At stage two, wagering game machines 106 and 110 each receive from the wagering network device 102 different blocks of the wagering game file 104. In particular, the wagering game machine 106 receives blocks 1, 3, 5, and 6, whereas the wagering game machine 110 receives blocks 2 and 4. After receiving blocks from the wagering network device 102, the wagering game machines 106 and 110 can transmit their blocks to other wagering game machines in the wagering network 100.

A stage three, wagering game machine 114 receives blocks 1, 3, 5, and 6 from the wagering game machine 106, and it also receives blocks 2 and 4 from the wagering game machine 110. In one embodiment, the wagering game machines can receive blocks (or parts of blocks) from multiple sources at the same time. Thus, the wagering game machine 114 can simultaneously receive blocks from the wagering game machines 106 and 110. After receiving all blocks of the wagering content file 104, the wagering game machine 114 creates a copy of the wagering game file 104 by integrating the blocks 1-6.

Hardware, Operating Environment, and System Architecture

This section describes some example hardware and an operating environment in which embodiments of the invention can be practiced. FIG. 2 presents an example wagering network, while FIG. 3 presents an example wagering network device architecture. Example operations of the wagering network device will be described in the next section.

Example Wagering Network

FIG. 2 is a block diagram illustrating a wagering network, according to example embodiments of the invention. As shown in FIG. 2, a wagering network 200 includes a communication network 210 connected to wagering game machines 202, a wagering content tracker 206, and a wagering content file server 204.

The communications network 210 can include any suitable technology for connecting the wagering network's components. For example, the communications network 210 can include Ethernet connectivity, 802.11 connectivity, public switched telephone networks, DSL networks, Fiber connectivity, etc.

The wagering content file server 208 can include logic for dividing wagering content files into blocks and transmitting the blocks for receipt by wagering game machines 202, which in turn, can transmit the blocks to other wagering game machines 202. The wagering content file server 208 can be a minicomputer, microcomputer (e.g., laptop or desktop computer), mainframe computer, or any other computing device suitable for storing and transmitting wagering content files over wagering networks.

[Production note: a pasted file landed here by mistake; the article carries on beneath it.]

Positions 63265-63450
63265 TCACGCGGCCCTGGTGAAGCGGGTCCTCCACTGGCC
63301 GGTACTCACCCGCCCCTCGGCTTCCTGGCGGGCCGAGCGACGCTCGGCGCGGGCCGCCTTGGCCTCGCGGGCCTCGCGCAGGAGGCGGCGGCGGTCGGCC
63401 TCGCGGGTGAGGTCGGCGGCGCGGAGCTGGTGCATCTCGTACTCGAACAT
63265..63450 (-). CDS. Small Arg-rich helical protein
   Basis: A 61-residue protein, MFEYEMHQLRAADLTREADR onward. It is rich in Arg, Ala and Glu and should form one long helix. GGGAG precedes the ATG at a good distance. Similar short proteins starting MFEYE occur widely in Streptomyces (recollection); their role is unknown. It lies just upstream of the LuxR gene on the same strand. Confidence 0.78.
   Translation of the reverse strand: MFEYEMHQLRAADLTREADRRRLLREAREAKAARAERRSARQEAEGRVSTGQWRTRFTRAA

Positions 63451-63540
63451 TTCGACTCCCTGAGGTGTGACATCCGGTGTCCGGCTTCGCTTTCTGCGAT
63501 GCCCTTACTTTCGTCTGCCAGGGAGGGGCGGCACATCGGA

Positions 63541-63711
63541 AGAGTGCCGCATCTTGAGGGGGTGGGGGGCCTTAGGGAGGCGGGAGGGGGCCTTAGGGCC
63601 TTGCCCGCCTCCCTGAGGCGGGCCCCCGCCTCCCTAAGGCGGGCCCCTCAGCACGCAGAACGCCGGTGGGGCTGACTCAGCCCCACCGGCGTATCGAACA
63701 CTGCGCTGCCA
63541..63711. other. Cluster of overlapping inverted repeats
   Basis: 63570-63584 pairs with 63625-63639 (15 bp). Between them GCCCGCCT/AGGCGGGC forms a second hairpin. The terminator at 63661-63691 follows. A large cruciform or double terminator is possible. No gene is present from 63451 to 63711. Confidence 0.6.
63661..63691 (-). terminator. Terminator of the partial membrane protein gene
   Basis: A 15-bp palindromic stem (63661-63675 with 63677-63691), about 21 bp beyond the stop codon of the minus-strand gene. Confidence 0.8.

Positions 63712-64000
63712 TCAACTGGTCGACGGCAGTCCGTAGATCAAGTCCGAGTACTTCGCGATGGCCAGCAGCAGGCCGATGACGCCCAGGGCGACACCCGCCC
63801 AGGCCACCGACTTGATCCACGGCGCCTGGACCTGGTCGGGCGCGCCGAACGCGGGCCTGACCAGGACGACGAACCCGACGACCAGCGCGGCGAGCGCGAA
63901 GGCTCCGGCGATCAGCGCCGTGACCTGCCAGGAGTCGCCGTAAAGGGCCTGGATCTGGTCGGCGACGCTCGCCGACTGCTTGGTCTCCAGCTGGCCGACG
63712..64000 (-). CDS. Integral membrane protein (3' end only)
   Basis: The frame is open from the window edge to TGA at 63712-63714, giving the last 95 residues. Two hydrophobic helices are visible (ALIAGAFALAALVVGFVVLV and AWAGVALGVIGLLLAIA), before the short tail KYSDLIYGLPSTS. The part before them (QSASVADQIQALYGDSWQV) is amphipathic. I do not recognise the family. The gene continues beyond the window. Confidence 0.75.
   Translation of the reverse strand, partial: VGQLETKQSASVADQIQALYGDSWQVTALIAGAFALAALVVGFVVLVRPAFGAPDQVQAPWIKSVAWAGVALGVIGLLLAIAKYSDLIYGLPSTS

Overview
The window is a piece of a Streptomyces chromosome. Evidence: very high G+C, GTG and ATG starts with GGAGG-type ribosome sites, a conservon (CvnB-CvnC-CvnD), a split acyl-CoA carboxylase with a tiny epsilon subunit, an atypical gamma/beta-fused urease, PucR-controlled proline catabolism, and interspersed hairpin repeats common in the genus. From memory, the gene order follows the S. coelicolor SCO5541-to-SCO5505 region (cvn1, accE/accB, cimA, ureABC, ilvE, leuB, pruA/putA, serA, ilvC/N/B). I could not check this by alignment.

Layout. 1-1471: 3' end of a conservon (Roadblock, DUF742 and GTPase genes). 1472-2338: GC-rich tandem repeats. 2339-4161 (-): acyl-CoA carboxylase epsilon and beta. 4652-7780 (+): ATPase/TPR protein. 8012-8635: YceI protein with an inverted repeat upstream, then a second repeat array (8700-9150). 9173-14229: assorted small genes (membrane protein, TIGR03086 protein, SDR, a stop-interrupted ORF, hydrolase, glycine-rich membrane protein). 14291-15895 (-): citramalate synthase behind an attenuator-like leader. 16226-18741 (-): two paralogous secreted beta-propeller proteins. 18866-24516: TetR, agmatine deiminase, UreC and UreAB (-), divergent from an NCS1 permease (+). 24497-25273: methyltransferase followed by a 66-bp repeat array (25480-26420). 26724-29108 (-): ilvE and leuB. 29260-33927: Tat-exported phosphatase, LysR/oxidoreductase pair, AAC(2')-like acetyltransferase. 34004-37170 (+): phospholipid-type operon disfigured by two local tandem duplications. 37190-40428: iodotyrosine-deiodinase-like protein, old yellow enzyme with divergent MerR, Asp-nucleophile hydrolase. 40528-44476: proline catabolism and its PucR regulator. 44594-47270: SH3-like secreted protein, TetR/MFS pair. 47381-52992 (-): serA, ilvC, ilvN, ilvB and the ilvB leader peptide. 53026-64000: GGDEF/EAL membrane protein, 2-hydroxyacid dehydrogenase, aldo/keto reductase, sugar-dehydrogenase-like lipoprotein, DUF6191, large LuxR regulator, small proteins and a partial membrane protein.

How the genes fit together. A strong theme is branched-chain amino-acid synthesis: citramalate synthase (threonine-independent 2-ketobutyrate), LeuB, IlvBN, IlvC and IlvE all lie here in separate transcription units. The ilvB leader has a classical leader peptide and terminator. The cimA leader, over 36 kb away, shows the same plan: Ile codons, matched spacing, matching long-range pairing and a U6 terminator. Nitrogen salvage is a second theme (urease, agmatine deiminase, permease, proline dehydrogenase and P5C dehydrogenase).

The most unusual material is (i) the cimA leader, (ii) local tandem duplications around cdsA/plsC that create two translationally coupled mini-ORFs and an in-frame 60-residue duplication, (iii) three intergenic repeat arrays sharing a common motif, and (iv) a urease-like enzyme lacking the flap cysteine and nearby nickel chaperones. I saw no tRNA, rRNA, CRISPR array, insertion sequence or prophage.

The wagering content files can include any suitable information for use by the wagering game machines 202 or other wagering network devices (e.g., wagering network game servers, wagering network configuration servers, etc.). For example, the wagering content files can include instructions and/or data for conducting casino style wagering games (e.g., video slots, video poker, video blackjack, and the like). In one embodiment, the wagering content files can include program code, audio content, video content, and/or other data used for conducting all or part of a casino style slots game and/or bonus events. The wagering content files can also include executable game code, game math, art, configuration data (e.g., enumerating allowable percentages, denominations, paylines, etc.), operating system features, peripheral device drivers or other peripheral device code/content, attract mode displays, advertisements, and episodic game content. In one embodiment, the wagering content files include configuration parameters for configuring wagering network devices.